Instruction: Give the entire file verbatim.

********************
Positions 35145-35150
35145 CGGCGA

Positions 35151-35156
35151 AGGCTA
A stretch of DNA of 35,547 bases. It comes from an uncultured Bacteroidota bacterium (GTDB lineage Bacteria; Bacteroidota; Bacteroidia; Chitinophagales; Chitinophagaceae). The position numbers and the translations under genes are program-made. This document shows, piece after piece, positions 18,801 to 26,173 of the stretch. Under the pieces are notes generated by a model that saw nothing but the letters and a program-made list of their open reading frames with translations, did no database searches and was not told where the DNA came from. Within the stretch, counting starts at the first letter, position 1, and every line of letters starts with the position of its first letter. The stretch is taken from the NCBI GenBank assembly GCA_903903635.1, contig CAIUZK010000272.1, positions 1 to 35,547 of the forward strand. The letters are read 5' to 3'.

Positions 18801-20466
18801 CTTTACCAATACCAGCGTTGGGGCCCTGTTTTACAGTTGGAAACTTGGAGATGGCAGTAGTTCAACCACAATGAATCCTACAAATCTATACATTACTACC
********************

Positions 35145-35150
35145 CGGCGA

Positions 35151-35156
35151 AGGCTA
A stretch of DNA of 35,547 bases. It comes from an uncultured Bacteroidota bacterium (GTDB lineage Bacteria; Bacteroidota; Bacteroidia; Chitinophagales; Chitinophagaceae). The position numbers and the translations under genes are program-made. This document shows, piece after piece, positions 18,801 to 26,173 of the stretch. Under the pieces are notes generated by a model that saw nothing but the letters and a program-made list of their open reading frames with translations, did no database searches and was not told where the DNA came from. Within the stretch, counting starts at the first letter, position 1, and every line of letters starts with the position of its first letter. The stretch is taken from the NCBI GenBank assembly GCA_903903635.1, contig CAIUZK010000272.1, positions 1 to 35,547 of the forward strand. The letters are read 5' to 3'.

Positions 18801-20466
18801 CTTTACCAATACCAGCGTTGGGGCCCTGTTTTACAGTTGGAAACTTGGAGATGGCAGTAGTTCAACCACAATGAATCCTACAAATCTATACATTACTACC